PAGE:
Nepal Festivals • Bada Dashain
Saturday, October 1st, marked the beginning of Bada Dashain, Nepal’s most important Hindu festival. Lasting a total of 15 days, it is also known as Dashara, Navaratri & Durga Puja.
01 October, Saturday: Ghatasthapana (Navaratri Arambha, Beginning of the Nine Nights)
A special shrine is constructed within the family’s puja room. This is known as the dashain ghar. A ghata, or purna-kalasha (also one of the eight auspicious symbols -- asthamangala in Sanskrit, or tashi targye in Tibetan) is set up. The goddess is invited to become present in the pot, which is worshipped over the next nine days. Sand and cow dung are placed on the shoulder of the pot, and barley seeds are sewn there and at the base of the pot. The jamara, or barley shoots, are the distinctive prasad, or communion, that will be distributed with tika on the morning of Vijaya Dashami.
08 October, Saturday: Phulpati
The festival begins in earnest on the 7th day (Saptami), known as Phulpati. Flowers and leaves (phul & pati) of nine plants (navapatrika), representing nine forms of the Goddess, are placed in the dashain ghar. In the days of the monarchy, the royal dashain ghar was set up in the Gorkha Durbar, where the Shah dynasty originated. On the 7th day the king’s phulpati was carried into Kathmandu. To show confidence in the Goddess’s protection, the phulpati bearer was required to swim across the Budi Gandhaki river at Jiwanpur in Dhading, rather than using boat or bridge. The arrival of the phulpati was greeted with great fanfare, welcomed by the rajguru (royal preceptor), and accompanied by a contingent of the Royal Nepal Army to Nasal Chowk in Hanuman Dhoka. The durbar there was the true palace of the kings of Kathmandu, where the Shahs, like their Malla predecessors, were consecrated. On the Tundikhel, in central Kathmandu, the Nepal Army holds a feu de joie, or military display -- now in the presence of the president, rather than the king.
09 October, Sunday: Maha-asthami
On Maha-asthami animal sacrifice is offered to the goddess Durga, In private homes many will sacrifice a goat and/or duck, providing meat for the remainder of the festival. As a non-violent alternative, duck eggs or pumpkins serve as ritual substitutes. Only male animals may be sacrificed. On this evening Newars share in a ritual family feast known as the Sikaabhu. Male members of the family sit in order of seniority. Specific parts of the animals that have been sacrificed are distributed to the senior members of the clan.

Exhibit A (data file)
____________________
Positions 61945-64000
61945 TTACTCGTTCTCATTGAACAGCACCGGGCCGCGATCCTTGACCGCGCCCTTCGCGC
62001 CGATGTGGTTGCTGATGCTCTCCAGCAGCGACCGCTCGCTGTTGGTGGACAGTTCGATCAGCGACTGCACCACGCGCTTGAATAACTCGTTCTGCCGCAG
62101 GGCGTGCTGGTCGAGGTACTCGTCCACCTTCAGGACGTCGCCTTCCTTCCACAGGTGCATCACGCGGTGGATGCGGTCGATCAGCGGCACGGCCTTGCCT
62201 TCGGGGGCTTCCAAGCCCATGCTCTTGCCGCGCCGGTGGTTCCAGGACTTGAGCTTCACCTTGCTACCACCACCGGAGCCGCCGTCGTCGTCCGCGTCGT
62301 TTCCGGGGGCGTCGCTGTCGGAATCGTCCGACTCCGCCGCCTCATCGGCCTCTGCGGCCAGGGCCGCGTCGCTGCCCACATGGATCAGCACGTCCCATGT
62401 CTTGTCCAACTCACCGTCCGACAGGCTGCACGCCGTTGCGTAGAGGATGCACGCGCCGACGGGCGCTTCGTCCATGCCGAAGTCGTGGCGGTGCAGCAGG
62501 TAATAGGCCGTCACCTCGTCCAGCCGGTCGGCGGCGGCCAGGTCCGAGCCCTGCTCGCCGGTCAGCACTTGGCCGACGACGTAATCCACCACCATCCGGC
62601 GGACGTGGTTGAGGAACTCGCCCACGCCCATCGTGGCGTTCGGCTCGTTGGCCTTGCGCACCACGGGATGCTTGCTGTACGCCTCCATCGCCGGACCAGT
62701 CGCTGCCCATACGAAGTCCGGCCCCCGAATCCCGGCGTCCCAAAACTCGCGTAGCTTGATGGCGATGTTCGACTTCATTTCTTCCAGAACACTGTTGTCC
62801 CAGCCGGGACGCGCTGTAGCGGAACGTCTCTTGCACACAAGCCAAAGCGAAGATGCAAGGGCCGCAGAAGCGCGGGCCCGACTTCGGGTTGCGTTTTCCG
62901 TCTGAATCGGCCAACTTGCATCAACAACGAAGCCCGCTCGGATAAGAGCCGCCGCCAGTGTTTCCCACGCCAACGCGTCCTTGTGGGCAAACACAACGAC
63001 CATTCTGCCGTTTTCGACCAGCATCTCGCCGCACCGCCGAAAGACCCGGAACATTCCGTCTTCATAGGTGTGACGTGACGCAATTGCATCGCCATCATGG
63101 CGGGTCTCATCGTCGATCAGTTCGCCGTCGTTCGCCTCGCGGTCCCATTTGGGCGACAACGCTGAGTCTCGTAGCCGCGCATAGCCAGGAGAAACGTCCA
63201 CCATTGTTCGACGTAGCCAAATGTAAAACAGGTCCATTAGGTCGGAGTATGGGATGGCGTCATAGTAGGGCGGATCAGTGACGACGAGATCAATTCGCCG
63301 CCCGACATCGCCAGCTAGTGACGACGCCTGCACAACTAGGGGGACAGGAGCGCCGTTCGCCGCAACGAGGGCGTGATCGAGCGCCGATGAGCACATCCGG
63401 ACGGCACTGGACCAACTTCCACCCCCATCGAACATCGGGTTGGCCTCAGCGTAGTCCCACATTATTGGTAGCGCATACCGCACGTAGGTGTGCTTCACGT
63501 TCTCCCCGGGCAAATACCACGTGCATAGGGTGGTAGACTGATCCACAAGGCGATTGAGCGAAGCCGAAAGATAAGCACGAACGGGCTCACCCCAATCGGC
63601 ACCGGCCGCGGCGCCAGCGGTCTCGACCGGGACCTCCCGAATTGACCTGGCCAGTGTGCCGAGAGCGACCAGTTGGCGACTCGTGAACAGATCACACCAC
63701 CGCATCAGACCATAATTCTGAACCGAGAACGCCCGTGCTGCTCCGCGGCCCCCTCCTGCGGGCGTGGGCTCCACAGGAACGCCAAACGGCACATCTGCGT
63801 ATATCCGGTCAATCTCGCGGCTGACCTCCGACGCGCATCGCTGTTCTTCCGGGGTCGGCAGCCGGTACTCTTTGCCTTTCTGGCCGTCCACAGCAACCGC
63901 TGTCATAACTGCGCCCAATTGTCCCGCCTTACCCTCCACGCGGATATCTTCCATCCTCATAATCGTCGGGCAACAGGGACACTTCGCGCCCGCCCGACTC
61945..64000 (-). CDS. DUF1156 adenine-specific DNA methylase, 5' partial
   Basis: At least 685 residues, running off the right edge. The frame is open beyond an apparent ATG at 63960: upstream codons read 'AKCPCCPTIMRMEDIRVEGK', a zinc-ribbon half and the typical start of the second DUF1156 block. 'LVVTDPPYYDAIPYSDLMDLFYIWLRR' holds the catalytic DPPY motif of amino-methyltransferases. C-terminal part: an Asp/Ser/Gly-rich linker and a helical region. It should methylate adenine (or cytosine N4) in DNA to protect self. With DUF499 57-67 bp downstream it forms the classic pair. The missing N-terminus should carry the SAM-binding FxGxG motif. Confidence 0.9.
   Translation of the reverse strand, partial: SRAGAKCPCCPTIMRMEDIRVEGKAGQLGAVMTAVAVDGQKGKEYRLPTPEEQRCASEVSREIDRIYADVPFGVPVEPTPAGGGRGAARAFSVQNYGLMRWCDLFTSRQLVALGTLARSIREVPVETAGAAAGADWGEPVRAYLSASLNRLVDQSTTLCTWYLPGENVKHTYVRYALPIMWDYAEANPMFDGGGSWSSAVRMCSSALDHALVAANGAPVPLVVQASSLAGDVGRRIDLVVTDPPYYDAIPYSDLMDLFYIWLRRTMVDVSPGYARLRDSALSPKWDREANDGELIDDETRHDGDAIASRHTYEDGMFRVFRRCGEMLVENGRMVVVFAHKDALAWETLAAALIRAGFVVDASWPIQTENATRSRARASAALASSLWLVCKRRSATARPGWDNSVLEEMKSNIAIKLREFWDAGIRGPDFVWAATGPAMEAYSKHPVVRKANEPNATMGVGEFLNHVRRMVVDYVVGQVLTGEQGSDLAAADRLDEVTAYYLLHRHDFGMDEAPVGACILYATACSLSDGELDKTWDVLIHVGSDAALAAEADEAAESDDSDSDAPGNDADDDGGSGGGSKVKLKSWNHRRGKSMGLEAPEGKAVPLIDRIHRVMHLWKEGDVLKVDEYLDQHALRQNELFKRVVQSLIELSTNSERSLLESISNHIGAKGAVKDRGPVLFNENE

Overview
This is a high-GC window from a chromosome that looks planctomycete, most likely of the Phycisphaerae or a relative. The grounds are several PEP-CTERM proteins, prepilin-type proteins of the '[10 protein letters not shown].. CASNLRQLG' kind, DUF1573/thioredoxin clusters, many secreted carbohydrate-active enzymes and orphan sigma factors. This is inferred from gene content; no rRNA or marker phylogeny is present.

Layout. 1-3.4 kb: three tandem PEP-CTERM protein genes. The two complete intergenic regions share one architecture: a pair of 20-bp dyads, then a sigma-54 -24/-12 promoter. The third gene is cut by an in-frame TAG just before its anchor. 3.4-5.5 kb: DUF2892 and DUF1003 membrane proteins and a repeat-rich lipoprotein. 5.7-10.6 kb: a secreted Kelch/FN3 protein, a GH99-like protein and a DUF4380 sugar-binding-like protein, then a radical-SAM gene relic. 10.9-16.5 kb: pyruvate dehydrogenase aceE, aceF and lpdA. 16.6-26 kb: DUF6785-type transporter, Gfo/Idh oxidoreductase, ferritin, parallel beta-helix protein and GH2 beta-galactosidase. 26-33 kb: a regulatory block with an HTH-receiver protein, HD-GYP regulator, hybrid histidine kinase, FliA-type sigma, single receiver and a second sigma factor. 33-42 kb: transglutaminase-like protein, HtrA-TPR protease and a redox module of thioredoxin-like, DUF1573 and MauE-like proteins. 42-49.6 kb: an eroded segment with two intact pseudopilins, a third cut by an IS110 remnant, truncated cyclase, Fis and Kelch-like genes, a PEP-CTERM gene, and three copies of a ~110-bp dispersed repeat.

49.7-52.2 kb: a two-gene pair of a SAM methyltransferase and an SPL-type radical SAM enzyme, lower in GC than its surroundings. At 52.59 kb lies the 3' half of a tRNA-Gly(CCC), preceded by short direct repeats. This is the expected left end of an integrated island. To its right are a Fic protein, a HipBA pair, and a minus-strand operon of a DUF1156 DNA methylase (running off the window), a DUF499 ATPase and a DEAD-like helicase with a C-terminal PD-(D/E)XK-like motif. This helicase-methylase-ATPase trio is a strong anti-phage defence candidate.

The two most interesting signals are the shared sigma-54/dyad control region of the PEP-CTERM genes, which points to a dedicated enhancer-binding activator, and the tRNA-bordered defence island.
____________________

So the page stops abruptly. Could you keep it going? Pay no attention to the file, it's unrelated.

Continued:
10 October, Monday: Maha-nawami
Starting early in the morning, at the Kot (military enclosure) near Hanuman Dhoka palace the Nepal Army offers 108 buffaloes & goats, as this is the day on which weapons are blessed, and Durga honored as patron of the military. The night of Maha-nawami marks the culmination of the worship of the Goddess. Though many Indians and plains-dwelling Nepalis celebrate Vishwakarma Puja earlier in the season, Maha-nawami is the traditional date on which artisans, craftsmen and mechanics in Kathmandu and surrounding areas honor the god of creation & architect of the Gods – Vishwakarma.
11 October, Tuesday: Vijaya Dashami
Vijaya Dashami celebrates the victory of good over evil, as symbolized by the goddess Durga’s destruction of Mahishasura, the buffalo demon, whom the assembly of gods were unable to defeat. Durga, whose name means “Invincible”, arose from the power, or shakti, within all the gods. This is symbolized by her many arms, which carry the weapons other gods granted to her. She carries the conch and discus of Vishnu, the trident (trisul) of Shiva, and so on, indicating that she is the essence of all divinity.
On the final day of the festival the Goddess is propitiated, then dismissed, from the dashain ghar in a visarjana (sending away) rite. Extended family members gather to receive the prasad of Durga. A tika made with rice grains is placed on the forehead, and shoots of jamara are distributed. Newars distribute strips of red and white cloth, also offered to the Goddess, to bind around their necks. The jamara can be tied to this. Otherwise, men wear them over the right ear; women traditionally bind them to the chignon at the back of the neck. For a three-day period family members call on one another at home to receive tika and celebrate with feasting.
15 October, Saturday: Kojagrat Vrata
The full moon day known as Kojagrat Purnima marks the end of the Dashain festival. “Ko-jagrat” literally means “Who is watchful?” or “Who is awake?”. It is believed that Laxmi, the goddess of wealth, roams the earth this night and rewards those who keep vigil for her. For Bengalis this is the main annual worship of Laxmi, rather than Laxmi Puja proper, which is part of the Tihar, or Diwali festival. Several practices that originated in Bengal spread to Nepal by the late medieval and early modern period.